These new findings indicate that businesses are in vital need of digital skills like web design, coding and social media expertise, can only be provided to them by the generation who have grown up with internet access.
The in-depth study also found that businesses expect a fifth (21%) of their growth over the next three years to come through digital channels.
This news couldn’t come at a better time especially since reports that young people seeking first time employment face the bleakest outlook since 1994.
Over three-quarters (77%) of businesses acknowledge that young people have digital skills in abundance but less than one quarter (24%) are planning to offer a first time job or an ‘on the job’ training role to a young person in the coming months. The study urges businesses to do more to make the most of the digital skills sitting unused in the youth community.
O2 CEO Ronan Dunne said: “There are more than a million young people out of work. It’s a travesty that whilst businesses are crying out for digital skills, they are excluding from the workplace the very people who have them.”
“Now is the time when thousands of young people will be deciding what to do next. We want to encourage them to make the most of the fact that they have grown up in a digital world and be confident in the value of their skills to prospective employers.”
The findings also highlight a need for businesses to embrace young people and maximise the digital skills young people possess.
Nine out of ten (90%) British youths can use social media to promote an event, idea or cause. Two-thirds (66%) of young people can design a webpage, one in five (19%) can develop an app, 13% are “confident” at coding, whilst another 25% have experienced coding at some point and 36% are confident in working with databases.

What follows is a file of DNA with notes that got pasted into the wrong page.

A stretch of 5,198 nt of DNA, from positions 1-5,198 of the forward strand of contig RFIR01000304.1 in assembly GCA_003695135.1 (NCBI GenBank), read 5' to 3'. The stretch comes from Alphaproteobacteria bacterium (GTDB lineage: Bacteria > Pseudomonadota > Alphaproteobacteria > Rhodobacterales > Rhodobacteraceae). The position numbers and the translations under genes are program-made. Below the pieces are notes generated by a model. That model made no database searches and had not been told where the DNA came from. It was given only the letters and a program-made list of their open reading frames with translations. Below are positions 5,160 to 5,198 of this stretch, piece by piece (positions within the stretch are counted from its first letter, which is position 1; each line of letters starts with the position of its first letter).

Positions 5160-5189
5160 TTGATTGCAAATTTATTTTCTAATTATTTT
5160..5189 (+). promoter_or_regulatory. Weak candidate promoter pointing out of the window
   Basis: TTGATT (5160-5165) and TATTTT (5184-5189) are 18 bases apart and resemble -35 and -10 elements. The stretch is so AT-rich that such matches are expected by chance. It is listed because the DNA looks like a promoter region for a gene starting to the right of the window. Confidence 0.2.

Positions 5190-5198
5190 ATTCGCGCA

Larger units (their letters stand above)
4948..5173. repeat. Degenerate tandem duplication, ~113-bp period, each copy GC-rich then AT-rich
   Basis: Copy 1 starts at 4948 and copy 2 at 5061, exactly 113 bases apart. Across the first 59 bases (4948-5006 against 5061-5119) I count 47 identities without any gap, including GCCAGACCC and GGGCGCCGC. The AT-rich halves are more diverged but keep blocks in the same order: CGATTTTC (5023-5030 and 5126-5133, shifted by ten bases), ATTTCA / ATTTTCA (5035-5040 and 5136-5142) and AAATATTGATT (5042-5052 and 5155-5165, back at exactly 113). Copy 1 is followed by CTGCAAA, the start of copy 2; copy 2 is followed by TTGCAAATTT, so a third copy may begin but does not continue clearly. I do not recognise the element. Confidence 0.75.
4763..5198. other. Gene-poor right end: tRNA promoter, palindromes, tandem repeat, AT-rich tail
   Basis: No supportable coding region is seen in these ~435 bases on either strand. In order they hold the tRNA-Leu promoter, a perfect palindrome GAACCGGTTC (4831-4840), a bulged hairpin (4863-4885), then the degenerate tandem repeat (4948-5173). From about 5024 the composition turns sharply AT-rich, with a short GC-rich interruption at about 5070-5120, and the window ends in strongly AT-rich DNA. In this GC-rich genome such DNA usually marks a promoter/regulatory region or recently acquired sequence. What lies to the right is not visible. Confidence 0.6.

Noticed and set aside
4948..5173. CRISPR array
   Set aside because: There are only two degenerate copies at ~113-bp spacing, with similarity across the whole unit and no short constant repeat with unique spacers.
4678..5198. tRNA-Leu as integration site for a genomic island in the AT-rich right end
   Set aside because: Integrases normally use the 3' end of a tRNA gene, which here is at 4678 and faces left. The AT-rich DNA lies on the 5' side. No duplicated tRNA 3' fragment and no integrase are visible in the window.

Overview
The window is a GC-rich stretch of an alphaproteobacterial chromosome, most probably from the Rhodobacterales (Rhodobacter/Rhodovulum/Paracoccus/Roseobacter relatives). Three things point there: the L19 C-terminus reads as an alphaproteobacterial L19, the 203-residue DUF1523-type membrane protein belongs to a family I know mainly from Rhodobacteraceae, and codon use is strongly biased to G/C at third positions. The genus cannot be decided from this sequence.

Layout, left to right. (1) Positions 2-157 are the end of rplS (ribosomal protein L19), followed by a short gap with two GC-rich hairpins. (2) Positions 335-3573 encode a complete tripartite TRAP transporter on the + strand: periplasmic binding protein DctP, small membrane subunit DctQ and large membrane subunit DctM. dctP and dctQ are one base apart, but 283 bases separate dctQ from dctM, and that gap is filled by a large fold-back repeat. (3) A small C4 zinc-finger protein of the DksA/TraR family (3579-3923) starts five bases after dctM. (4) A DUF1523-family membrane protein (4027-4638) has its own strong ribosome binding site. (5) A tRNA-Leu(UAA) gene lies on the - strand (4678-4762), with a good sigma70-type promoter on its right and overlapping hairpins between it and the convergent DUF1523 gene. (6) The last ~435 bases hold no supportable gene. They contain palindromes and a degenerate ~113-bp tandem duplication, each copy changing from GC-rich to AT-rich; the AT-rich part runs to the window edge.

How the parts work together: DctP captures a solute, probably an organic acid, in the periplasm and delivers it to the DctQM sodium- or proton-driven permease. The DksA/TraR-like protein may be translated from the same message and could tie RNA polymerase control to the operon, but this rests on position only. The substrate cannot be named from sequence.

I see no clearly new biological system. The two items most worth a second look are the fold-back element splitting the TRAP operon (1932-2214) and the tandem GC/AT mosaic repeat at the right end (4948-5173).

“Businesses need to recognise the value that young people can bring – they are the future fuel of the economy and have the skills we need to help pull us out of recession,” said Dunne.
But the findings of this study do not only apply to the technology sector, the findings show a wide range of businesses are also in need of the digital talents of young people.
When asked to identify from a number of digital skills which they would find the most valuable: a fifth of businesses said the services of a web designer would be the most valuable, 12% value e-marketing as a key driver of growth and One in ten want to get a better handle on their customers, with customer management systems.
In light of these findings, O2 is undertaking a number of initiatives to support young people on their journey to work:
• Increasing the number of paid apprenticeships and internships offering a broad range of experiences plus on-going mentoring and coaching
• Digital work skills days for 3,000 young people aged 16 take them through a number of activities covering engineering and digital technology
• Along with Futura Networks, Telefonica (O2 in the UK) is hosting Campus Party in Berlin between 21-26 August, where 10,000 of Europe’s most talented minds will come together to retype Europe’s source code, rebuild Europe's digital foundations and write the plan for Europe's digital future
This most important thing that this study has highlighted is that we need to acknowledge, invest and encourage the vital skills that young people have to offer.